The Benno Jacob and Bertha Pappenheim Scholarship Program of Ernst Ludwig Ehrlich Studienwerk (ELES) is being extended and expanded. The Studienwerk for the promotion of Jewish talent announced Monday during a ceremony in the Weltsaal of the Federal Foreign Ministry in Berlin. The event was attended by around 130 guests, including many fellows and graduates from the program.
singers The goal of the scholarship program launched in October 2010 is to enable students of international rabbis and cantors of all Jewish denominations to receive scientific and academic education in Germany. “The extension of the scholarship program will continue to allow people to be trained as rabbis and cantors in Germany,” said the chairman of the Central Council of Jews in Germany, Josef Schuster on Monday in Berlin.
The scholarship program promotes international exchange and is characterized by its interdisciplinary character, Schuster continued. “Rabbis and cantors strengthen the identity of the members of the community,” said the president of the Central Council.
DIVERSITY State Minister for International Cultural Policy at the Federal Foreign Ministry, Michelle Müntefering (SPD), praised the work of ELES. “With its scholarship program, the Studienwerk is making an important contribution to strengthening Jewish communities in Germany and Europe,” said Müntefering. At a time when anti-Semitism in society is becoming stronger again, the commitment to Jewish life needs to be emphasized again and again. “The promotion of the Jewish clergy is an expression of the deep conviction that our society benefits from diversity,” said the minister of state.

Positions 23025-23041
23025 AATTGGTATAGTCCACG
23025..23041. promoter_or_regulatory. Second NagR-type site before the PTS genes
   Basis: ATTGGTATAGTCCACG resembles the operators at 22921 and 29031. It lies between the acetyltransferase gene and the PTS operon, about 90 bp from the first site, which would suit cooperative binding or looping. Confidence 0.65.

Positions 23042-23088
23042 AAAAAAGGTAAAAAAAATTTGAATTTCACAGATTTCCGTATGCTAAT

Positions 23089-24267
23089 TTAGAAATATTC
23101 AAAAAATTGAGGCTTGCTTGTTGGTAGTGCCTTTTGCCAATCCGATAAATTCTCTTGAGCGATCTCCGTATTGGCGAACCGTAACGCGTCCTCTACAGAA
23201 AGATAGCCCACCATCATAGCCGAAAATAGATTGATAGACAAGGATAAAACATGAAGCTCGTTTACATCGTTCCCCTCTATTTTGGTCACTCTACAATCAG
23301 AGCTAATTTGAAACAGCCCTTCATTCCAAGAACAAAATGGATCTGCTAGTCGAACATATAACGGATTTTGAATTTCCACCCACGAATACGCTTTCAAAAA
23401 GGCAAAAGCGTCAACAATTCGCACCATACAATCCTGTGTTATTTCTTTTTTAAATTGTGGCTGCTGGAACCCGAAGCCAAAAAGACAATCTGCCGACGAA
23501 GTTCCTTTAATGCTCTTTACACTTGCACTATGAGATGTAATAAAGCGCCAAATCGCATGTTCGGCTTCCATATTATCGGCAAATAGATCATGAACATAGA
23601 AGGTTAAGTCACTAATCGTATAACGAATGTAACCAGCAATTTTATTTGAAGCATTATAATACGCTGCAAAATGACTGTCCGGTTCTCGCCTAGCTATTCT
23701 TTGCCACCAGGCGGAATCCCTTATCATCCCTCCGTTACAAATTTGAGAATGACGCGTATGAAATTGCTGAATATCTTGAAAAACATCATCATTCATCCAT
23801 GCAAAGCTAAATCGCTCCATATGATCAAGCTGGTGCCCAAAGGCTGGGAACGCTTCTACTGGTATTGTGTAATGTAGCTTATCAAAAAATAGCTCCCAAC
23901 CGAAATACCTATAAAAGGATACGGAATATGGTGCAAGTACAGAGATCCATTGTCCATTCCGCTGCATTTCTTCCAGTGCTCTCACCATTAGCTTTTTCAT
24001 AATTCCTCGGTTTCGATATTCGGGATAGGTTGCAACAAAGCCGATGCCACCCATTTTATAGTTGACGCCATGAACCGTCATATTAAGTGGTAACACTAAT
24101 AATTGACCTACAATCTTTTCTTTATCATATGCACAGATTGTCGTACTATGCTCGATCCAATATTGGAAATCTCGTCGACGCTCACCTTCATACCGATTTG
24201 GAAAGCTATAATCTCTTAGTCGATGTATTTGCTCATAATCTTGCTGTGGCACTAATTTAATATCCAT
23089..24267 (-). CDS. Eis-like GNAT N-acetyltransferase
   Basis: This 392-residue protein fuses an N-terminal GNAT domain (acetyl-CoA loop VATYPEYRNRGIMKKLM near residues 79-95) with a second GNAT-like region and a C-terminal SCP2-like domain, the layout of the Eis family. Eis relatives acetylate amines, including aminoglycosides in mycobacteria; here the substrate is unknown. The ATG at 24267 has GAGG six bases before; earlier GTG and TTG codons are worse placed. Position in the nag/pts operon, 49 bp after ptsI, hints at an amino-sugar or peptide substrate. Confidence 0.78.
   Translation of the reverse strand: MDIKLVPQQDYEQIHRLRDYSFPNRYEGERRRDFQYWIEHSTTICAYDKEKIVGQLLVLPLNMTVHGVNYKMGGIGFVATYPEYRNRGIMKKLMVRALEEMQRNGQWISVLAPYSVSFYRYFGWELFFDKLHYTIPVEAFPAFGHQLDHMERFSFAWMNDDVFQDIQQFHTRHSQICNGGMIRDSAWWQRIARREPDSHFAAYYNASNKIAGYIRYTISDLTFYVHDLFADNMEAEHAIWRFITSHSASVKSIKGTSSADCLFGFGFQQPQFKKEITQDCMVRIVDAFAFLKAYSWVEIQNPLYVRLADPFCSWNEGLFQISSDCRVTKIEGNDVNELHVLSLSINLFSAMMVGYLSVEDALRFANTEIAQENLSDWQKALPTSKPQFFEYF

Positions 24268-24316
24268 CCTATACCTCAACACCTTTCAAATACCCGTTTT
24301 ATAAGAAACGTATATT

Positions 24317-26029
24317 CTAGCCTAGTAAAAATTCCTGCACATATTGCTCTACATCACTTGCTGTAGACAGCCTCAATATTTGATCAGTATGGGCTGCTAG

“Rabbis and cantors strengthen the identity of the members of the community,” said the president of the central council, Josef Schuster.
In his speech, the director of ELES, Rabbi Walter Homolka, stressed the importance of the scholarship program in Germany. “Today we celebrate the strengthening of the Jewish community in Germany,” said the rabbi. Homolka also stressed the potential of training rabbis and cantors for international peace work. Rabbis and cantors are also of exceptional importance for interreligious dialogue.
The scholarship program, made possible by the support of the German Academic Exchange Service (DAAD) and funded with funds from the Federal Foreign Ministry, has already benefited 30 students. Ten of them have now completed their training and are working as rabbis and cantors in the United States, Poland, Sweden and Germany.
SCHOLARSHIP The scholarship is linked to training at Abraham Geiger College, Zacharias Frankel College or the Berlin Rabbinical Seminary. The educational offer includes masters for the formation of the rabbinate and the cantor at the School of Jewish Theology of the University of Potsdam.
The program is named after the founder of the League of Jewish Women, Bertha Pappenheim (1859-1936) and the rabbinic biblical exegete Benno Jacob (1862-1945). In addition to financial support, fellows also benefit from non-material support from ELES. This includes seminars and workshops with Jewish experts and foreign scientists.
With the expansion of the scholarship program that has now been decided, the guest lecturer program, with which international leaders and multipliers are invited to Germany, can be expanded. For example, partnerships with the Russian State University for Humanities (RGGU), the University of Sao Paulo (UNISAL) and the Bronfman Center of New York University (NYU).